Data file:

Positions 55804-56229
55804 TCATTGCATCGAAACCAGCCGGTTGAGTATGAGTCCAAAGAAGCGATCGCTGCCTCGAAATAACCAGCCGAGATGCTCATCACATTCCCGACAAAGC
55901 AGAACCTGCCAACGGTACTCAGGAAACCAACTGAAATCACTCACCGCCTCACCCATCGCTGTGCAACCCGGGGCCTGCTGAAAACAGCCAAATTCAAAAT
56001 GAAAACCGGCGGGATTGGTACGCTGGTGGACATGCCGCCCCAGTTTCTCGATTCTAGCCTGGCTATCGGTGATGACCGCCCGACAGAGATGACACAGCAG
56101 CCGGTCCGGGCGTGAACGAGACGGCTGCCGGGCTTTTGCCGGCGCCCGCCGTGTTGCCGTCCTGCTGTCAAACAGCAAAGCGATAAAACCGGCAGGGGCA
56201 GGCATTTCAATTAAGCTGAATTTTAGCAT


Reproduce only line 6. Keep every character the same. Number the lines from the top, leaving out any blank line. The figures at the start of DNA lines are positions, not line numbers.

56201 GGCATTTCAATTAAGCTGAATTTTAGCAT